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Running & Corns

by
author image Kimberly Wilson
Kimberly Wilson has been a freelancer since 2009. She also works as a marketing and sales professional. Wilson specializes in mental heath and wellness articles for various websites. She has a Bachelor of Arts in psychology from Syracuse University.
Running & Corns
A woman is jogging. Photo Credit michelangeloop/iStock/Getty Images

While corns rarely cause serious problems, they can cause pain and irritation to runners. A corn is an area of thickened skin that becomes inflamed. Poorly-fitting shoes are often implicated as the cause, and the American Academy of Sports Medicine asserts that 85 percent of the public wears shoes that are too small.

What is a Corn?

According to the "New York Times" Health Guide, a corn is actually a protective mechanism, although runners often feel they need protection from the corn. Pressure or friction causes skin to form a layer of dead skin cells in a small area. Corns often look cone-shaped with a rounded core that can cause pain. Soft corns, found in moist areas, can peel.

Causes of Corns

Several causes of corns exist. Since toes are the area often affected by corns, situations that cause pressure on the toes are to blame. Shoes or socks that fit too tight as well as shoes that fit too loose cause corns. Loose shoes increase friction, particularly when running. If your toes are unusually shaped and rub together, you are at risk for corns.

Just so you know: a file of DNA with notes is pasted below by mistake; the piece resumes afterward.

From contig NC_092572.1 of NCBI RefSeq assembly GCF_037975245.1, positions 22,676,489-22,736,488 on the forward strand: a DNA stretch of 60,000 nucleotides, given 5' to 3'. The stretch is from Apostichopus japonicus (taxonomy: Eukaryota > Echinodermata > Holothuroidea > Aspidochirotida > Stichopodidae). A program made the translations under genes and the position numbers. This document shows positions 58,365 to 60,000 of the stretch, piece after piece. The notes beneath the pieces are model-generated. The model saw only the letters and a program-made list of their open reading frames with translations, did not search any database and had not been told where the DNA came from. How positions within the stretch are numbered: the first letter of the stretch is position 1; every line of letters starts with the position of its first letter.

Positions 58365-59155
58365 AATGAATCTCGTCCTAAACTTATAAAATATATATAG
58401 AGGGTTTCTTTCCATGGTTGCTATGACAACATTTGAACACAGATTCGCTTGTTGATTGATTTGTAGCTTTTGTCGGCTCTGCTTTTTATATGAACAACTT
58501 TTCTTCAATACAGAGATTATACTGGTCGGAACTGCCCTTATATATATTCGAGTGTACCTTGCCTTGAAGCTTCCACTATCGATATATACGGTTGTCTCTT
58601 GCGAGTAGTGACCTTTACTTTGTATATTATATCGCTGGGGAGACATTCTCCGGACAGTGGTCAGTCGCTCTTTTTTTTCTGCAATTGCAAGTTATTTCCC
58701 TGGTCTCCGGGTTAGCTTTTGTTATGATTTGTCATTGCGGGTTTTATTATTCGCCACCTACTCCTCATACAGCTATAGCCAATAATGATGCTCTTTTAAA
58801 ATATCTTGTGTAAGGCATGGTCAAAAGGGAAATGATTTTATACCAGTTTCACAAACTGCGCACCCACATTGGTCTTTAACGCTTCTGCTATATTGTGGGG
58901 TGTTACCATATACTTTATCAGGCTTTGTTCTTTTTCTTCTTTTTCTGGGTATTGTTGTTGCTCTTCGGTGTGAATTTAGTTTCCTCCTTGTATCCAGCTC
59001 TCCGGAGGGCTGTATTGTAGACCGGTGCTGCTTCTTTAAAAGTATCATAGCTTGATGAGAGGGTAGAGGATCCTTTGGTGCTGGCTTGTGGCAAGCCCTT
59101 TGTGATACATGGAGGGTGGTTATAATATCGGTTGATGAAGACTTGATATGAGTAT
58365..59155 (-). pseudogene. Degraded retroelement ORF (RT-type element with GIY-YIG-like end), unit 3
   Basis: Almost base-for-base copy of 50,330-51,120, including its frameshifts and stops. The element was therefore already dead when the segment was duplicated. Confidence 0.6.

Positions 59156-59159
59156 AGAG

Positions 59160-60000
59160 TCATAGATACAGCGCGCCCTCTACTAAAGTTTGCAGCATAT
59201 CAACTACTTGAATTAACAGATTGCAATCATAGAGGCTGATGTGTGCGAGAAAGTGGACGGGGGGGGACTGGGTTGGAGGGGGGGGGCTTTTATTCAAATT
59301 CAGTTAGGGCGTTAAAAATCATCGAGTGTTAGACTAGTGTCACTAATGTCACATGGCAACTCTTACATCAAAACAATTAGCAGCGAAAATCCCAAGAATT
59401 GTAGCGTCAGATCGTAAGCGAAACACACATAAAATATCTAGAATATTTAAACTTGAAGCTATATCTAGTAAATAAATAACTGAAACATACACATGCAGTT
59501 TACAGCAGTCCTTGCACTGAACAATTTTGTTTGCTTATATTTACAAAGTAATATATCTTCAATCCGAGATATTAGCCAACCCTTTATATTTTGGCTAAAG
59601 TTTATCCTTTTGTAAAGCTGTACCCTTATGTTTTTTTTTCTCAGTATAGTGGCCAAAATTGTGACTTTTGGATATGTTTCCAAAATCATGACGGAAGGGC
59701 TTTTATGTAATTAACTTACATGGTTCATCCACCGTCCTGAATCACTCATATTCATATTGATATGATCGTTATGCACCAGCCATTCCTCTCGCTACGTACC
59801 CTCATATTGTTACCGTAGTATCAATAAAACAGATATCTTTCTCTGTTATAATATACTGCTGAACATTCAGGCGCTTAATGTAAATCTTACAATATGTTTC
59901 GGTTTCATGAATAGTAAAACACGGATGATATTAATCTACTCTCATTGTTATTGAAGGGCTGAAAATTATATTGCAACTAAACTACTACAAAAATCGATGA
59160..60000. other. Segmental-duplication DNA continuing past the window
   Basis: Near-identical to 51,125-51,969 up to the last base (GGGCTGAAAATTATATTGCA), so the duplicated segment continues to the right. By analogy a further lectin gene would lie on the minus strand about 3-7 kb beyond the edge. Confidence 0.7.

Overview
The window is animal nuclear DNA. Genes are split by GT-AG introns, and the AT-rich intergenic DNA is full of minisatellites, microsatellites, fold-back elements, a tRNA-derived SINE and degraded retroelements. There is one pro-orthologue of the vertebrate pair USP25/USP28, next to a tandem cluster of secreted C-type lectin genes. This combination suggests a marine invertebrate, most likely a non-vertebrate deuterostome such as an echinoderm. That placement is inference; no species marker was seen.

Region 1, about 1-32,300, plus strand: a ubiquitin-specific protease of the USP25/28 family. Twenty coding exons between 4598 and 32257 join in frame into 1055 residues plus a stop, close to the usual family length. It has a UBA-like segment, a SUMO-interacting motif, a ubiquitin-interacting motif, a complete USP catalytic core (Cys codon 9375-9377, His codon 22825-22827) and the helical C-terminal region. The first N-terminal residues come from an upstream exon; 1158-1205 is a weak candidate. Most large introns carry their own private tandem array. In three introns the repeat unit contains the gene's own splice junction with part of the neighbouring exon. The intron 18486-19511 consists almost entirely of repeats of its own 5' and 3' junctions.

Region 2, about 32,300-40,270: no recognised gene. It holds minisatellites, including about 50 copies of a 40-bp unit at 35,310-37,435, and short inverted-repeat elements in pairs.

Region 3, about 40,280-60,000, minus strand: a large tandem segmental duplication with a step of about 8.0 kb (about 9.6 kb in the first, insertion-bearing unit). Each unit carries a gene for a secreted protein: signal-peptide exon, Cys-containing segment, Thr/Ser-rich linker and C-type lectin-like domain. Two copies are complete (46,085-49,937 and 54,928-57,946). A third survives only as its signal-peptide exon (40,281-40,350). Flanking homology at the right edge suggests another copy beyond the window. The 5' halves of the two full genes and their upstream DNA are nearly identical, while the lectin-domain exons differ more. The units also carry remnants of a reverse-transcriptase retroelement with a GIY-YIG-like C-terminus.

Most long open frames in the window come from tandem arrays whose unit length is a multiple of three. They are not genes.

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Traditional Treatment

DermNet NZ recommends reducing pressure and thickness of skin to treat corns. A corn cushion can be used to distribute pressure evenly for areas on the side of the foot when running. For corns in between the toes, try separating toes with cotton or lambswool. To reduce the skin thickness, soak the affected area to soften it. Gently use a pumice stone on the surface of the corn. There are specially-designed corn trimmers that may be helpful. Since running puts extra stress on feet, frequent runners should see a podiatrist for corn removal.

Preventive Measures

With extra pressure and friction on their feet, properly fitting shoes become a key corn prevention tool for runners. The American College of Sports Medicine offers the following tips to keep in mind when purchasing running shoes. Look for shoes that have half an inch of room between the longest toe and the top of the shoe. The shoes should also be wide enough, with the fit not tight, but also not allowing for much movement of the foot. Try the shoes late in the day with the same socks you will run in. Keep the shoes on for at least 10 minutes to assess the fit. Break in the new shoes in short running sessions.

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References

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